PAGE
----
“Since therefore the children share in flesh and blood, [Jesus] himself likewise partook of the same things, that through death he might destroy the one who has the power of death, that is, the devil, and deliver all those who through fear of death were subject to lifelong slavery. For surely it is not angels that he helps, but he helps the offspring of Abraham. Therefore he had to be made like his brothers in every respect, so that he might become a merciful and faithful high priest in the service of God, to make propitiation for the sins of the people. For because he himself has suffered when tempted, he is able to help those who are being tempted.” (Hebrews 2:14-18 ESV)
I was cited as a reliable source today over at Gene Edward Veith’s Cranach blog. I think this is good. Dr. Veith is now on his way to acquiring that high level of credibility he’s been striving for.
It looks like I’ve got a renter. The story (I’m sure you won’t be surprised to learn) is rather weird.
Last night I got a call. It turned out to be a transcription call (or whatever they call it). That’s the kind of call you get from a deaf person. They type out a message which is read to you by the operator. Then the operator transcribes your reply so the caller can read it.
This caller was a businessman from Columbia, South Carolina, calling from Thailand (I’m not making this up). He was contacting me on behalf of his son, who is coming to study for a Master’s Degree somewhere in these parts. They (or he) saw my ad in the local Christian paper (probably on the web site, I would guess) and they want the room.
And they’ll pay an entire year’s rent in advance.
Hard to turn down an offer like that.
Around bedtime I got to thinking, “You know, this is suspicious. I get a call from a guy in the far east, whose voice I don’t get to hear. He offers me a sizable amount of money. I’ll bet this is a scam. I bet he’s going to end up asking for my bank account number.” (Which would be a joke on him. Hardly worth the cost of the phone call.)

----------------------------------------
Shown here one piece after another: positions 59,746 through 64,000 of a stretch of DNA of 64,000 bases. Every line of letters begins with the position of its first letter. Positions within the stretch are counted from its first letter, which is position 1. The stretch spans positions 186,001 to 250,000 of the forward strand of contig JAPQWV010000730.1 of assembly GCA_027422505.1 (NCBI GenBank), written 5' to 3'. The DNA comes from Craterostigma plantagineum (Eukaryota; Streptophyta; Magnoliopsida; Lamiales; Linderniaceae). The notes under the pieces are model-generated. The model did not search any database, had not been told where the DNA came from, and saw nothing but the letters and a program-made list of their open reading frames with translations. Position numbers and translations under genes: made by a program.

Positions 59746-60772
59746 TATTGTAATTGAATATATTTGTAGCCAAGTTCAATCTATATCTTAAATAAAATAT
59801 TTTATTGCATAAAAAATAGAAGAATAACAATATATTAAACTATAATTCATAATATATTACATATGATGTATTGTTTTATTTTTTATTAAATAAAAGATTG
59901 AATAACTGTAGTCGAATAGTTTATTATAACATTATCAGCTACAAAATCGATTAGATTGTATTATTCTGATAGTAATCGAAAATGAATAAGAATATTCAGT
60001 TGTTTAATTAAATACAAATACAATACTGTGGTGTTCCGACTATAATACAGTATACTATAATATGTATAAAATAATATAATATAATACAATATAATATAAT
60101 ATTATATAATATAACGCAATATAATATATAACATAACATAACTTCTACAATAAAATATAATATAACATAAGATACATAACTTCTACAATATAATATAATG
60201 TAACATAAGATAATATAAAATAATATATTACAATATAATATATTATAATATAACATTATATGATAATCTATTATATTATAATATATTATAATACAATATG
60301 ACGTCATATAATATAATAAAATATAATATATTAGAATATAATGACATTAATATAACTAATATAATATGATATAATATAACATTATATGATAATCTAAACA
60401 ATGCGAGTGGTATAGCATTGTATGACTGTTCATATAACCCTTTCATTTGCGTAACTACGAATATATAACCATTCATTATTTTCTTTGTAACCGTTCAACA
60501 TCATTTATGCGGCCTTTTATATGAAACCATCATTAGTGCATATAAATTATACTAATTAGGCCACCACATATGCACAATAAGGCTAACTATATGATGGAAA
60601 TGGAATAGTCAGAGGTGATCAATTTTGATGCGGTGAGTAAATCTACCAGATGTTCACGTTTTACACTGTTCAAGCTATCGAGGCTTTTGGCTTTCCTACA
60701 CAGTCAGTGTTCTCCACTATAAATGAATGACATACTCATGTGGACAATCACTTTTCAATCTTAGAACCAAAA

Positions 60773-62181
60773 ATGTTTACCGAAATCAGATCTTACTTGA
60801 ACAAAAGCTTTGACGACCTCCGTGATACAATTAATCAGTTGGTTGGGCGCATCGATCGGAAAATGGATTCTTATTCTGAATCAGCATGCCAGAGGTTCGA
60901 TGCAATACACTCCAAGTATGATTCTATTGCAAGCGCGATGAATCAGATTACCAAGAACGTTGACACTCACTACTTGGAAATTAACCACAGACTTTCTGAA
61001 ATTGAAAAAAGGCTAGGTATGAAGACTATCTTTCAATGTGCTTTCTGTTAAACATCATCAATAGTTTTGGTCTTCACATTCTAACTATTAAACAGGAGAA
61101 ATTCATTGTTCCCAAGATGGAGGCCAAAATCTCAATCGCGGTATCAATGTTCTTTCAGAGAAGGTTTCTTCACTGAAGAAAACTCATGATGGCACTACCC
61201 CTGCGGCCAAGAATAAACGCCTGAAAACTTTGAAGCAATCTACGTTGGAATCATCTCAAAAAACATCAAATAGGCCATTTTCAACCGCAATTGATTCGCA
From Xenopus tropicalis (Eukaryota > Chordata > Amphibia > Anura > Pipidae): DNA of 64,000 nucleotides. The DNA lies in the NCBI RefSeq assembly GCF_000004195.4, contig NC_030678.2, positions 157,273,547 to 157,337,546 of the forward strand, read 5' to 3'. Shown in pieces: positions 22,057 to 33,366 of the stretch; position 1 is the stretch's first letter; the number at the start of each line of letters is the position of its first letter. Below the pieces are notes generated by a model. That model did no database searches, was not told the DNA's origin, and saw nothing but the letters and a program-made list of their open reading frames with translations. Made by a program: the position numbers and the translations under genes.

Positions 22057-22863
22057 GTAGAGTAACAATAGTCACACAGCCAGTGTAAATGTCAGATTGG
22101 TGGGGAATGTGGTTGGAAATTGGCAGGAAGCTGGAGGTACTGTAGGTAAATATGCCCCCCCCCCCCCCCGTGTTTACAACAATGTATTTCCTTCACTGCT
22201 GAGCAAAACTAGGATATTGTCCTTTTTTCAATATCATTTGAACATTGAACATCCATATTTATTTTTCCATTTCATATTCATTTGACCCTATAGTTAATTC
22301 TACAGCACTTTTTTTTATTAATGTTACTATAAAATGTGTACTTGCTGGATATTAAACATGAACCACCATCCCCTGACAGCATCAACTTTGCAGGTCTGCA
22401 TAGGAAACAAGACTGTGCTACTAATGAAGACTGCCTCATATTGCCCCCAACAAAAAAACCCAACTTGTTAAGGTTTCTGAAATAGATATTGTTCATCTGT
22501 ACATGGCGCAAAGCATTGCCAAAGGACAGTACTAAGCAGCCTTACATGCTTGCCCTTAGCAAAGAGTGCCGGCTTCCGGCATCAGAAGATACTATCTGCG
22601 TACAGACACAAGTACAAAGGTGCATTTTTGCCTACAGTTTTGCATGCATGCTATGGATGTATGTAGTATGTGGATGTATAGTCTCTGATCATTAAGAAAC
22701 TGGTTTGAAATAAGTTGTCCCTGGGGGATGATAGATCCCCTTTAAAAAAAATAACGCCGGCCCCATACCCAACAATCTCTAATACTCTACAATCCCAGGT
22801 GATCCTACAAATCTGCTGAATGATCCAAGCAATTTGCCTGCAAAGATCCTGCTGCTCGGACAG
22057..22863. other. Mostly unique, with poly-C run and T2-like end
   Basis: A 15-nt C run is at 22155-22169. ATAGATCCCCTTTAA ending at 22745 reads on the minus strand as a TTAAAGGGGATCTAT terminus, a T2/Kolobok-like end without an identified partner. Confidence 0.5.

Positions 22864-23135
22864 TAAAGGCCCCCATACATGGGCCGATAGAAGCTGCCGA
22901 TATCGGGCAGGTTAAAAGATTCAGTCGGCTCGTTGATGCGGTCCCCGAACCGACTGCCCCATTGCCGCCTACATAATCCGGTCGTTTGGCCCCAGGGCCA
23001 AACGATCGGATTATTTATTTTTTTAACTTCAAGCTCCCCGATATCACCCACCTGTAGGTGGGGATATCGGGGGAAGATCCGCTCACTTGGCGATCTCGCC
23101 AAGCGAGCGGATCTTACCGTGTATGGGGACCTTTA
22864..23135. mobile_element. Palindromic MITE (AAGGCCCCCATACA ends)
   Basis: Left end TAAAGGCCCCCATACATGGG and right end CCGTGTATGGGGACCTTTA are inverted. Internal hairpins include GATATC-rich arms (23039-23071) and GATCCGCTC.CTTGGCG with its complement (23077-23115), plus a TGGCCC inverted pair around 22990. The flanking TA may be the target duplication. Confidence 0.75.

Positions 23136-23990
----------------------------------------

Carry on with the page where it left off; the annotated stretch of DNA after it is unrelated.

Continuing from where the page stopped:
But I checked my e-mail again and there was a message saying he’s sending a cashier’s check.
I can’t figure out a way for that to be bad.
Hope I get along with my new tenant.
When I get to meet him.
I think I know why it took this long to get a renter. This past Monday I sent an e-mail to the relatives in Norway, saying I wouldn’t be able to come to visit this year. I think if I’d had a renter, I might have opted to make the trip. And I think God doesn’t want me to do that in 2007. For reasons of His own.
His ways are above ours.
Have a blessed Maundy Thursday, friends.
Update: Commenter Susan warns me that this offer shows earmarks of a classic e-mail scam, and on checking I see that it does look suspicious. The main difference is the original contact by phone in my case. Security experts warn that one should never accept payment from a renter who contacts you by e-mail and does not examine the property first. I am going to take this very cautiously. Thanks to Susan for the heads-up.
Just as I expected (let’s face it—I’m always right, and it sucks) we had snow on the ground this morning. I can’t describe it as a blanket of snow. More of a sheet, with a low thread count. But it was white, and it’s not what we want to see in April (though we do, we always do). Most of it melted in the sun today, though the temperatures stayed below freezing. Tomorrow will be a little warmer, but it will be slow warming up. Easter, I think, will be about fifty.